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King's Day (Koningsdag)

Oranje Madness: How Holland Parties
At no time of the year is patriotism, as well as oranjegekt, more apparent in Holland than on Koningsdag or King's Day. Formerly Koninginnedag or Queen's Day, the holiday celebrates the birthday of King Willem, who took the reins when his mother, former Queen Beatrix, stepped down in 2013.

Celebrated on April 27th (April 26th if the 27th is a Sunday), this national holiday is a way for the Dutch to express their spirit of national unity and saamhorigheid, or togetherness, by acting as childishly as they possibly can. While Times Square goes nuts on New Year’s Eve, Rio sambas itself silly during Carnaval, New Orleans erupts in magnificent color and costumes during Mardi Gras and Munich parties hard at October beer fests, nowhere in the world do people go crazier in late April than on King’s Day in Amsterdam.
Drinking to the King!
There's more than a few crazy toasts to King Willem-Alexander in late April, when all of Amsterdam gets drunk in the streets on Koningsdag.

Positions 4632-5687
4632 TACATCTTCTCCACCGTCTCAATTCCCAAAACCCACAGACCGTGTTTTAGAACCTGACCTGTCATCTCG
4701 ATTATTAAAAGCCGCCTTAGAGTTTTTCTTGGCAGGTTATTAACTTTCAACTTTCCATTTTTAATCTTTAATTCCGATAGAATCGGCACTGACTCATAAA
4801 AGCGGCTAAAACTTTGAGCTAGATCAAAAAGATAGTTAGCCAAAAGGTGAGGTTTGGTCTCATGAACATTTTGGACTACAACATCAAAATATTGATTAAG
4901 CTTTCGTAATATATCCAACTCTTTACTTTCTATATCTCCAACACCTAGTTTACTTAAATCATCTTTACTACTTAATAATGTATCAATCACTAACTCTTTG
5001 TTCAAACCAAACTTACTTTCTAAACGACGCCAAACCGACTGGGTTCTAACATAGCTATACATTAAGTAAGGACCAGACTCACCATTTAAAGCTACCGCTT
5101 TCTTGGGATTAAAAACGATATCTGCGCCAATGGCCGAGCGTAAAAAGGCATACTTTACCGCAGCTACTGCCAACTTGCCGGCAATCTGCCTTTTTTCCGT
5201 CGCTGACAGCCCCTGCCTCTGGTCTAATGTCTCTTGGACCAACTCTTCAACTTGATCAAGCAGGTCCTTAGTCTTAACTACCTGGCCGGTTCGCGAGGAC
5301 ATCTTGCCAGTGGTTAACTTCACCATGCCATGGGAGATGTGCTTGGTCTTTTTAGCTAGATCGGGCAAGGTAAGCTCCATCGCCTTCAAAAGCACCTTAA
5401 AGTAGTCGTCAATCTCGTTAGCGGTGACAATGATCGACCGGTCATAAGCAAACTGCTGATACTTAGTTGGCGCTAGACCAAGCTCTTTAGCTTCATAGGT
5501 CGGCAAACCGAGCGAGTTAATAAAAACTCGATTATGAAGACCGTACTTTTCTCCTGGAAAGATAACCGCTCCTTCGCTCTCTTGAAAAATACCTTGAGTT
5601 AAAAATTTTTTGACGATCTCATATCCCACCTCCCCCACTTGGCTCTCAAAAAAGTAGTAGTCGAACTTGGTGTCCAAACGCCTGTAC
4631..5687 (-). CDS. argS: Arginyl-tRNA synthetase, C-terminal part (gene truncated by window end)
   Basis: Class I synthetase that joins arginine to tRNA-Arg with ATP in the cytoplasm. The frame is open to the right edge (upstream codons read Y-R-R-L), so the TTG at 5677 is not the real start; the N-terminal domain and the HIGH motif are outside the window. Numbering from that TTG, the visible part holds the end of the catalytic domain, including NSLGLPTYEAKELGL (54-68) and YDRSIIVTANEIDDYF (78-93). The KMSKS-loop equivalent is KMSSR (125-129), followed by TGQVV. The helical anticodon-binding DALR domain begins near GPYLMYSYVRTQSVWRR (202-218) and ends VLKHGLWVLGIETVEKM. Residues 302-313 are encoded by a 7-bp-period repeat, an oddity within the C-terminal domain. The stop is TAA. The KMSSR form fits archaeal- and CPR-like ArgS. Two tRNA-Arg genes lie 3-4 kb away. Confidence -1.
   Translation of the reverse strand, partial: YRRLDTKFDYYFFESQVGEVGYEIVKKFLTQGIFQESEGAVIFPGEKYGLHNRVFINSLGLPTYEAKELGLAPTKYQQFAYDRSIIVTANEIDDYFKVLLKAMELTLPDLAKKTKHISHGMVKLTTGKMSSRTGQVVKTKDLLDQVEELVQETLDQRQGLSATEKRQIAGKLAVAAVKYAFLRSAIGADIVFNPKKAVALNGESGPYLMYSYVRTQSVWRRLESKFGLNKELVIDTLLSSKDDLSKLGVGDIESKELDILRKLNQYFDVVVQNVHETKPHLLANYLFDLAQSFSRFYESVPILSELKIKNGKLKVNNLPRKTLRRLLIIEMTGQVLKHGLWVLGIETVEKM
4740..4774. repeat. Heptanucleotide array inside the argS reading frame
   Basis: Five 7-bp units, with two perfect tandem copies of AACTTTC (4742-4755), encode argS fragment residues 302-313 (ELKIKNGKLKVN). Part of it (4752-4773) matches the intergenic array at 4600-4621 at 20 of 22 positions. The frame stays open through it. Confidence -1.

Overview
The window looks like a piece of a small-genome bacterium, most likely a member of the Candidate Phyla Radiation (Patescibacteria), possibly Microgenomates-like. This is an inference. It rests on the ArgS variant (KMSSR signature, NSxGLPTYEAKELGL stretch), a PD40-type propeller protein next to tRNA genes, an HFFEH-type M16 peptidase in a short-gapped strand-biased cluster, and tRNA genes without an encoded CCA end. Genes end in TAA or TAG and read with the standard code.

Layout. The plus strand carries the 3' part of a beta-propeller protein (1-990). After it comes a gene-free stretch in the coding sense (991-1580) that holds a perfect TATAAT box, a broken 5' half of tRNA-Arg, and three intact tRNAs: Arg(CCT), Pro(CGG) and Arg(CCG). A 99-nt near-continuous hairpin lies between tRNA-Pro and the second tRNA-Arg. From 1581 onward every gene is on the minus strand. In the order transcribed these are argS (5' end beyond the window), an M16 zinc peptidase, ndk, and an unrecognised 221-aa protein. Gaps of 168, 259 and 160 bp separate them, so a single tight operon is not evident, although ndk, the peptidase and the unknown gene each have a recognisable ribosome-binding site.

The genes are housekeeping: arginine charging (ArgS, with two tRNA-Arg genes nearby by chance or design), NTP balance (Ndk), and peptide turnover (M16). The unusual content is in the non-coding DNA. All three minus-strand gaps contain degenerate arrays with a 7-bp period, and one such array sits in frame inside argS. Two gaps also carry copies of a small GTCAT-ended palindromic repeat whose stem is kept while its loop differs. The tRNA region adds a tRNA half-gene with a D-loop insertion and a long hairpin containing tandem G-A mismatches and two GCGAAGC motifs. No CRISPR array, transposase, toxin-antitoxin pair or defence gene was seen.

The royal celebrations were first held on August 31, 1885 to honour of the birth of Queen Wilhelmina. After Wilhelmina’s daughter, Juliana, succeeded to the throne in 1949, the day was changed to April 30, the new Queen's birthday. Former Queen Beatrice bought into the fun by celebrating her entry into the world on what was her mother Juliana's birthday, even though her real birthday is in January—not a good month for a street party in Holland.

After his inauguration in 2013, when his mother stepped down, the holiday was changed from Koninginnedag (Queen's Day) to Koningsday (King's Day). It takes place on April 27, the king's real birthday, unless that falls on a Sunday, when it moves to April 26. Holland celebrated Koningsdag for the first time in 2014.



Drinking to the King! Amsterdam  The Netherlands

Amsterdam, Netherlands